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Cemetery Negligence – Double Depth Burial – Correct vs. Incorrect

This is the first in a series of blog posts about funeral home negligence and cemetery negligence, one of Kaminsky Law’s core practice areas. This one is about the Double Depth Burial – Correct vs. Incorrect.

One of the recent trends at cemeteries is to bury two vaults in one grave space, on on top of another. This is called “Double Depth Burial”. Although this concept is not brand new, it has increased in popularity for a variety of reasons and both cemeteries and funeral homes are suggesting it to customers. Described below is a correct vs. incorrect double depth burial and how you, the consumer, can figure out whether the cemetery was negligent in performing your loved ones’ double depth burial.

What is the difference between a double depth burial and regular burial or interment?

A single depth burial involves placing one casket or burial container (sometimes called vault) in each grave space, side-by-side. A double depth burial means that the cemetery buries two caskets or burial containers one on top of another in the same grave space, rather than side-by-side as usually done.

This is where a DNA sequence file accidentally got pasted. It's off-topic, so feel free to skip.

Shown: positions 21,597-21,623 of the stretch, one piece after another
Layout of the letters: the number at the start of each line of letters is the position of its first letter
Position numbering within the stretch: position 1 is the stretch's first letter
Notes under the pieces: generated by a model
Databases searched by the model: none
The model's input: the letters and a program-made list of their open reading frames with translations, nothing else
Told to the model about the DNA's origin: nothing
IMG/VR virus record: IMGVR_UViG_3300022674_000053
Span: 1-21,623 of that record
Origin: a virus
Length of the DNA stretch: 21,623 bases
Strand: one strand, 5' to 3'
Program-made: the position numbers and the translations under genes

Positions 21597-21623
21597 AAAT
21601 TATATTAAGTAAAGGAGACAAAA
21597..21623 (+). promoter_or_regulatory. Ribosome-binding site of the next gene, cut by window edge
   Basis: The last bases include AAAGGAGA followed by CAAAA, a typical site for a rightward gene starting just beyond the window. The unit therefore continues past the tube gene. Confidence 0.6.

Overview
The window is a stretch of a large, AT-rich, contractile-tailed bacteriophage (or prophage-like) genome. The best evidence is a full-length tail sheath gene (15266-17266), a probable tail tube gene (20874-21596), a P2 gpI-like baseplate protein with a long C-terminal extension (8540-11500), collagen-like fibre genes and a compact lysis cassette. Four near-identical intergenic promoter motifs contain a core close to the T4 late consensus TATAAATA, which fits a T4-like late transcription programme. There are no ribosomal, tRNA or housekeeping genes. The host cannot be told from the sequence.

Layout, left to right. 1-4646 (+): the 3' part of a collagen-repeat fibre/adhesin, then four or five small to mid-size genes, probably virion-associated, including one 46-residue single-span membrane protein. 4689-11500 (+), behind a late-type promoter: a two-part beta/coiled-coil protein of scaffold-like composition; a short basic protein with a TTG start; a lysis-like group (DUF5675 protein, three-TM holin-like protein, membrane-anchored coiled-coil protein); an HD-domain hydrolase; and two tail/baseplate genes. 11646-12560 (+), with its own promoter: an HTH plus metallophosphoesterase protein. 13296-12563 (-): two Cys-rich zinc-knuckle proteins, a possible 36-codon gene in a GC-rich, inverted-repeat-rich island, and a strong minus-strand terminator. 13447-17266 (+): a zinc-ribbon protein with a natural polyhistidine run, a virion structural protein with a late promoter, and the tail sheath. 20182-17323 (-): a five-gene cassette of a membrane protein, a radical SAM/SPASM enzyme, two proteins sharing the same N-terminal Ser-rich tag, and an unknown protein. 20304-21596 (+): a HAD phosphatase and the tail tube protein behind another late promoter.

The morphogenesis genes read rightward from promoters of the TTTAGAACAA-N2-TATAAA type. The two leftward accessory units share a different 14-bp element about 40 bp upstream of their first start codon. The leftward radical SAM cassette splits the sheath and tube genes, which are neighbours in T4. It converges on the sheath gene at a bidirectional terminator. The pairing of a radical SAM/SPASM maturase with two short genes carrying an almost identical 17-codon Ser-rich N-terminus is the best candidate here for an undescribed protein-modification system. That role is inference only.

A standard double depth burial is illustrated below. Typically, the cemetery buries the first container approximately nine (9) feet below the surface of the ground. Then, the cemetery buries the second burial container on top, at the standard depth of six (6) feet.

Illustration of a correct double depth burial where the first container is buried at 9 feet and the second container is buried at 6 feet
Correct standard double depth burial where the first bottom container is laid approximately 9 feet below the surface and the second top container is laid approximately 6 feet below the surface As a result the top container is at least 18 inches below the surface of the ground

Why choose a double depth burial instead of a single depth?